Religious leaders are very powerful in shaping people’s attitudes that could help reduce rapid population growth in many parts of Tanzania, a country with a large population of young people under 18 years.
In many parts of Tanzania Mainland and Zanzibar, there are lessons taking place on the issues of sex, contraception, HIV and AIDS under the Tanzania Interfaith Partnership (TIP).
The TIP partners include Christian Council of Tanzania (CCT), the National Muslim Council of Tanzania (BAKWATA), the office of Chief Mufti of Zanzibar and the Tanzania Episcopal Conference (TEC).
These partners have a vast community network from the national to grassroots level.
The grouping of religious scholars and medical professionals team up with the aim of shifting deep-rooted views in Tanzania Mainland and Zanzibar, where Christian and Islamic societies dominate and regard contraception as a sin against God.
"Although the Qur'an is 1,400 years old, it is still alive," says Zuberi Muhidin, Secretary of both the Zanzibar Imams Association and the Zanzibar Interfaith Association for Development and AIDS, (ZIADA). "The verses can be interpreted for today."
The Secretary of ZIADA and Imams Association, Muhidin reads from the new book Ziada has produced to examine whether family planning can be considered against Islamic belief.
"In Chapter Two, verse 233, for example, it says: 'The woman giving birth should breastfeed for two years'," he says. Muhidin argues that the ontraceptive effect of breastfeeding means the verse demands a spacing of almost three years between births, signifying that the spacing of children is endorsed by the Qur'an.
Zanzibar's population is growing at more than 3 per cent a year. Compared with the Tanzanian mainland, Zanzibar has half the rate of use of contraception – just 13 per cent in fertile women according to figures obtained in 2011. The island has more than double the proportion of Muslims, at 95 per cent than Christians or other denominations.
While tackling these controversial issues is fundamentally about the right of women to plan their families, the probable knock-on effect of curbing Zanzibar's rapid population growth is also vital, says Felister Mayala Bwana, National Programme Officer for Reproductive Health for the UN Population Fund in Tanzania. The fund gives support to Ziada.
"Even the existing 1.2 million people are too many for Zanzibar to sustain," says Bwana, without a transformation of the economy and infrastructure that is not happening.
[[The population is growing more than 3 per cent a year, with each woman having more than five children on average, and the population density on the dry island is 400 per square km.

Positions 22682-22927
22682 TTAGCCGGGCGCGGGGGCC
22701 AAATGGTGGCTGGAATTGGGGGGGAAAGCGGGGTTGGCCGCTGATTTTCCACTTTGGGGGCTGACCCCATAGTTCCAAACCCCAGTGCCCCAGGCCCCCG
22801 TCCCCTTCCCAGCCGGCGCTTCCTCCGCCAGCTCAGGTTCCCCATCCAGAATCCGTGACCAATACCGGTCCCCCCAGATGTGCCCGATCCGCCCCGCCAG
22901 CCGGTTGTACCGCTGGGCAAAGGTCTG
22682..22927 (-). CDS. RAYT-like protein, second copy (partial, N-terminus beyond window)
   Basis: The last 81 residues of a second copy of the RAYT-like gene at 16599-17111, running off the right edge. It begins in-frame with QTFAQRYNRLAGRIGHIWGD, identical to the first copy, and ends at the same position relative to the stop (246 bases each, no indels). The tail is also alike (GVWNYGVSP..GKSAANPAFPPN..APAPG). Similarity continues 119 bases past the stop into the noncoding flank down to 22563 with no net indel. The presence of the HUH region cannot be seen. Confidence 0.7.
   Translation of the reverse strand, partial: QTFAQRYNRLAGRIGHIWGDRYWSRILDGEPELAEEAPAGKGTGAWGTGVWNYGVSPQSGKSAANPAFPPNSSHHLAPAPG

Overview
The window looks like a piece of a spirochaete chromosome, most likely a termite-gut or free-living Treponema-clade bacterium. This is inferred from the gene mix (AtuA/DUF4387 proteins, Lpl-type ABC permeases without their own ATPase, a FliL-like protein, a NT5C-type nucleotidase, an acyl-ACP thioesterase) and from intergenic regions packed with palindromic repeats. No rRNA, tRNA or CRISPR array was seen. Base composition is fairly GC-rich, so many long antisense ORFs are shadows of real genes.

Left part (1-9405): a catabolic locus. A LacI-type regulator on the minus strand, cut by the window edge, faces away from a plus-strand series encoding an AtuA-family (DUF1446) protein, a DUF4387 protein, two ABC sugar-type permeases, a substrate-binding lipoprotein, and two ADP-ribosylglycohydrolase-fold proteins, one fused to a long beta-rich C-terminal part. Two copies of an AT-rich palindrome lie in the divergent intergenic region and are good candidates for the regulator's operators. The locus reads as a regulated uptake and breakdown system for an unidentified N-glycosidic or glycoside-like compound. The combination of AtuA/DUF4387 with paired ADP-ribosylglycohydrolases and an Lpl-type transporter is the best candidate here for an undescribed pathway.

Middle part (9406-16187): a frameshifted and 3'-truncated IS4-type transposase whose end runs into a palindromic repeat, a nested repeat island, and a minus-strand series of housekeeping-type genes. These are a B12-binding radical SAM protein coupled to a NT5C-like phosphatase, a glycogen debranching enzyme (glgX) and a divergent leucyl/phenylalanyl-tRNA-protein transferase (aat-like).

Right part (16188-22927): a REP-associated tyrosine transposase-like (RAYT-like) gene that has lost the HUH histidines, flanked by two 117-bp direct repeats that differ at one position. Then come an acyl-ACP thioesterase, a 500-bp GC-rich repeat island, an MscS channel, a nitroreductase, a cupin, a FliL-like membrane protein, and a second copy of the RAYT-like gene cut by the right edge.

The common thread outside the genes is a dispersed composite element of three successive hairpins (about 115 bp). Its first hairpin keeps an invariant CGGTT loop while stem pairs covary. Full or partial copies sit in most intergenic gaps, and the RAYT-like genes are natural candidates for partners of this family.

Increasing access to contraception is at the heart of one of the UN's millennium development goals (MDG5), improving maternal health. One of the MDG5 targets is a 60 per cent rate of contraceptive use by 2015. "That is very, very challenging," says Bwana, but can be achieved at a price.
For the 45 million people on the Tanzanian mainland, there is a plan to meet the goal, costing 133bn Tanzanian shillings. According to National Family Planning Costed Implementation Plan (NFPCIP 2010)
However, the work done by Muhidin and his colleagues is starting to have an impact: contraceptive use has increased from 9 to 13 per cent in the past four years.
"Religious leaders are very influential here," says Hamid Nasser, a member of the Zanzibar AIDS Commission and Co-ordinator of the Zanzibar Faith-Based Organisations group, which works with Ziada. "The people follow the Qur'an, but the interpretation has to link to modern ways." Condom use, he argues, is a modern equivalent of the traditional withdrawal method. He says that while it used to be the husband's decision when to have a child, religious leaders now teach that the Qur'an says both partners decide together.
"But," says Nasser, banging the table for emphasis, "there are conditions." Modern family planning methods are only acceptable if they are prescribed by a qualified Islamic Doctor, he says, and aimed at protecting the mother's health. In Zanzibar, the scholars' council that sits above the imams issued a fatwa condoning condom use under these conditions.
Furthermore, Nasser says, condoms must only be prescribed from hospitals, not be handed out for free: "Children will take them and they will go everywhere." Muhidin says that nor is the idea of "controlling" population acceptable: "Even when times are hard and life is a struggle, God is the one who gives."
To make more progress, says Muhidin, more efforts will be needed to cover other methods of birth control. While the individual imams are agreed, the scholars' council "takes decisions for the entire population", he says, and so deliberates slowly. Ziada's work on tackling these cultural issues is vital, says Julitta Onabanjo, the UNFPA's head in Tanzania.
She says: "It is not just an issue of getting contraceptive commodities to people, you have to be sure they want to use them, and are able to use them when they want to, whether to plan children, space them out or not have children at all."
But contraceptives supply in Tanzania is another issue. Data show that contraceptives use in the last 20 years has tripled from 10 per cent in 1991 to 34 per cent in 2010. But twice as much use of family planning methods is for women in urban areas compared to those in rural areas.
The rural fertile rate is 6.1 compared to that of urban which is 3.7, which means it is the rural population that drives fertility in Tanzania. Therefore, the strategy intervention in Tanzania to reduce total fertility rate must address rural women who are the poorest.